Newspaper Page Text
WnlXSsassj)Jlea.s , , '
I DEFEAT OF JEAN BEUEAUD.
crack riro.rr.AK-ot.o bkatkx oft
or staur at unKta-HUEAn bat.
usrttmna, the Fntnrlty Winner. Finishes In
Vrouc for the lllrli Fimbnili Stake, bat
la IMaqiinliDrd Algol Tkn the Omnium
' llandhnnp at nd Odd Favorite Scarce
A holiday crowd of full jr 0,000 persons braved
the torrid temperature at Hheepshead liar
track yesterday. The few who brought de
tachable collar discarded them after a wilting
hour in the grand stand, but the majority camo
equipped for tbo ooeaaion. and went about tho
rather trying amusement of picking winners
with an amount of energy that Was startling in
face of the apoplectic thermometer.
The outing was brimful of sensations, and
the amateur plungers who made the trip to
ptay favorite horses and jockeys returned home
inch cooler and wiser. Two first choices
managed to win. but at prices that made little
amends for the losses on the other races.
Joan seemed to have a persistent following,
hut he failed to land a winner. He finished
outside the money In the first and second
vents, but the sensational slump did not come
ntll the third race.
This was the Flatbush Stakes for two-year-old.
In which Sydney Paget's recent purchase,
afean Bercnud. figured to so outclass his field
nt the weights that 7 to 10 was grabbed up all
over tho ring. With Sloan In the saddle th
alteSTed "eh:ininlnn nf Mm vn.ir " vtli nTneoiecl
to smother his nine opponents; but Instead he
ran in miserable form and wan out of the hunt
after the youngsters ran half a furlong. Outside
j Jean Bercand there were fancy prices on offer.
4 Autumn and W. Overton wero quoted at 8 to 1,
James Galway's Ethelbert caught some ad-
1 mirers at 12 to 1 : 15 to 1 was marked un
against the Morris combination. FUlgrane and
, Puke of Mlddloburg. while .1. R Mndden's
f rohslnn and W. llendrie's Futurity winner,
Mortlmns. went begging at 25 to 1.
Mnrtiinoa was the prominent contender
throughout. lie showed in front ut every pole,
and won handsomely by a length. Autumn beat
Frohsinn half a length, whilo the Madden colt
finished only a nook in front of Ethelbert. It
was a stirring flulsli between this quartet,
with Klngdon. Filigrano and Manuel also
pretty close In line. There hod been some
bumping on the baokatretch. and also in tho
run home, and some of the beaten jockeys pro
tested. The result was the disqualification of
Martlmas. Ills owner, who stood by the judges'
lncloaure. accepted the ruling in most sports
manlike fashion, and contented himself with
the remark : " I won the Futurity. I won again
to-day. and I am satisfied. I don't care a blank
for the money."
.Meanwhile the confident backers of Jean
. Soreeud wore wondering what had happened
y to the crack. If he had ever been a factor they
would have been satisfied, but he never seemed
to have speed enough to go up to his Held. He
went to the post looking fat, but ho Is of such
stocky conformation that few of his admirers
weakened. Sloan apparently worked hard on
him. and the collapse of the oolt can only
be set down as on of those nncertatn-
i lea to be looked for in horseracing.
t is current paddock talk that he had been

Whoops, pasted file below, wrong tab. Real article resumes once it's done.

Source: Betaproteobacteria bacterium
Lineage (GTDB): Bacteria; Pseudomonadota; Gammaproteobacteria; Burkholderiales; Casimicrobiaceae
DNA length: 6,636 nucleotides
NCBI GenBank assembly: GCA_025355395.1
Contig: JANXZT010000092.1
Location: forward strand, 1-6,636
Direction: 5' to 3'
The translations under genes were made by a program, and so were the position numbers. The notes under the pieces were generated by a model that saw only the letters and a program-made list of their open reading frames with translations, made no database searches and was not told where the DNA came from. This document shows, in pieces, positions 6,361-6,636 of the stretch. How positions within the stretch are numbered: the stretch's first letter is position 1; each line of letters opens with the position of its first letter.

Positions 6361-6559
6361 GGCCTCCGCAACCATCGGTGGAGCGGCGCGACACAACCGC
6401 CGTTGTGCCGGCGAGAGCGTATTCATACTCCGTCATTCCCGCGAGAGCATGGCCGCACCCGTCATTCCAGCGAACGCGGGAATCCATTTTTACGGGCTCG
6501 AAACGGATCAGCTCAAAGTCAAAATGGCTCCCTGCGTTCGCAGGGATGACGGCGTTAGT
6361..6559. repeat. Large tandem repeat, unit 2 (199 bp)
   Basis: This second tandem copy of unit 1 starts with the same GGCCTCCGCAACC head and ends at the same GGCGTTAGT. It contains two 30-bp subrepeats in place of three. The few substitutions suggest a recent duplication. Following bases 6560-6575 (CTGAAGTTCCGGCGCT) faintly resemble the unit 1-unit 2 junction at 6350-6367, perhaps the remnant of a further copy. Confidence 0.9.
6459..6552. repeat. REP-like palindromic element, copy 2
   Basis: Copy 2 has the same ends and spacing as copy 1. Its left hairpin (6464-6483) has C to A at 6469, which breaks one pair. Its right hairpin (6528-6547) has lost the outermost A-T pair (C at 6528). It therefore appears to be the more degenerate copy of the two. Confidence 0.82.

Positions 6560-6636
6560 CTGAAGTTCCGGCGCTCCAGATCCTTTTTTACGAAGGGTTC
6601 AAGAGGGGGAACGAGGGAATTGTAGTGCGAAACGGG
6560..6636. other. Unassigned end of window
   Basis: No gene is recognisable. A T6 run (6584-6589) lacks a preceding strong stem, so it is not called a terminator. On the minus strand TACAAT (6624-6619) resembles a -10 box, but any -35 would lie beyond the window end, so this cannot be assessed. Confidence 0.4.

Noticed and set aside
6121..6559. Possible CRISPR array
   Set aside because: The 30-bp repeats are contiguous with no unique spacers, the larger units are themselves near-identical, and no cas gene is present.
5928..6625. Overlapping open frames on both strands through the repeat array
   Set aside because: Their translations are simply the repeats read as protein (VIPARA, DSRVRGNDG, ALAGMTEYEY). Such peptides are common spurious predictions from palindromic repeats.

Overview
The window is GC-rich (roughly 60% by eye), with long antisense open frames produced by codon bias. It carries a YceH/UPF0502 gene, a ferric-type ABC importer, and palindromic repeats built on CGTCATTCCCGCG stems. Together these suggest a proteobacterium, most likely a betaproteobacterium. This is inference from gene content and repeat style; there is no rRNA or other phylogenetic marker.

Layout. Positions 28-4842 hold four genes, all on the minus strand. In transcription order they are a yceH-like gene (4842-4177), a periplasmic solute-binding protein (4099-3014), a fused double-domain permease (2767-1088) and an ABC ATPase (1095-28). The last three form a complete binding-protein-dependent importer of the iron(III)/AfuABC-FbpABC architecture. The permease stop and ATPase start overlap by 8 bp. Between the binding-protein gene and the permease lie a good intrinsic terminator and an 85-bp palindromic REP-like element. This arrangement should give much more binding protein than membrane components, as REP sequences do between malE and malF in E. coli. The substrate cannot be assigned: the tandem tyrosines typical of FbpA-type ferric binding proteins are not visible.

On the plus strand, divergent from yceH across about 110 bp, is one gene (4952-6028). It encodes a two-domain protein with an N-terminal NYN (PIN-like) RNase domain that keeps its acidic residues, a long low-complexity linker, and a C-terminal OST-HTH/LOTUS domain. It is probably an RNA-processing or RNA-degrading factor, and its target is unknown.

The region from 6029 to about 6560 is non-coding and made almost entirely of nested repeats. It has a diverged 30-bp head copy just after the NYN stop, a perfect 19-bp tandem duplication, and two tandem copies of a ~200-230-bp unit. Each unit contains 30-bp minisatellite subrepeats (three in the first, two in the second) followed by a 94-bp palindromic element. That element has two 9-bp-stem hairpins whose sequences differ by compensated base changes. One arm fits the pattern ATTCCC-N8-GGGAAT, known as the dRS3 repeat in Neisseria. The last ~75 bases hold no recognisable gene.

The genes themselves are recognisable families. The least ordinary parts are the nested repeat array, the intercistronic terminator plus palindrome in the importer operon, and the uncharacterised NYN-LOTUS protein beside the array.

tried out recently aa better than High Degree,
and the rumor la supported by the significant
fact that Sydney Paget bought the fatter filly
since she ran second to Martlmas for the Futur
ity. Horsemen ascent the situation philospphl
cally as a parallel case to the failure of Ham
, burg In the Belmont Stakes at Morris Park last
spring. The three-year-old bos redeemed his
reputation gloriously since, and the chances
si are that Jean Bereaud will yet reward those
who think he is the best two-year-old in train-
The two-year-old upset was followed by the
lost of the autumn's handicaps the Omnium
for which nine clever performers turned out
for a race over the full track circuit of one mile
mid a furlong. Again the plungers pinned
' their faith to Sloan and made Damien favorite.
Argol. nt the ridiculously liberal odds of 8 to 1,
led all the way and won by a length and a half.
The Huguenot ran rather sluggishly for a
m I lo, but then closed fast and took tho place by
three lengths from Bangle.
Lady Mitchell proved to bathe speediest in
tho crack field of ten which started the ball
rolling. She came through from the rear in the
strotch and won by a length and a half, with
Octave, Scotch Plaid, and Oharentus heads
opart. Gala Day, heavily played, won the seo
ond race in a romp. He was entered to be sold
for 9500, and E. O. PearsaU bid him up to
fl,500 before giving war to the owner.
Helen Thomas won the dash for maiden
two-year-olds down the Futurity course
In clever style from The lady in Blue, and
, . Diversion, the even-money favorite, captured
i tne steeplechase comfortably. In the latter
event Jubilee and Herman the Great fell, and
their riders. Mattocks and Anderson, wore
badly shaken up.
Tho races were all started without the as
sistance of the line-up gate, the Executive
Committee having bulletined the following
"Hereafter all races will be started without
Hlqh weight Handicap; for all ages: M80 added, of
(which IIOO to ascend and S60 to third ; aix furlongs
on main tract;:
Jafftron Htable's b. f . Lady Mitchell, 4, by Can-dlemaa-Haggle
Mitchell. 118 (Spencer) . ., 1
M. Clancy'e imp. b. m. Lambent, S, 12 (Williams). S
J. A. McCormack'a b. b. Peep o' Day ,5, 140 (Taral). a
Martha II.. Imperator, Tabouret. The Kentuoklan.
Col. Tenny. Chum, and Armament also ran.
Time, 1:14 1-6.
- Betting-Seven to 1 against Lady Mitchell, 8 to 1
ft Lambent. 0 to a Peep o' Day. 18 to S Martha II., 16 to
V7 1 Imperator. 8 to X Tabouret, 10 to 1 The Ken
JTI tuckian. 20 to 1 Col. Tenny, 100 to 1 Chum. 13 to 1
Belling: for three-year-olda and upwudt MOO
added, of which f 100 to aeoond and 60 to thlrdi
weights ten pounds above the scale: allowance!
one mil on turf:
H. H. Hunn'a ch. e. Oala Day, 8. by Bayon d'Or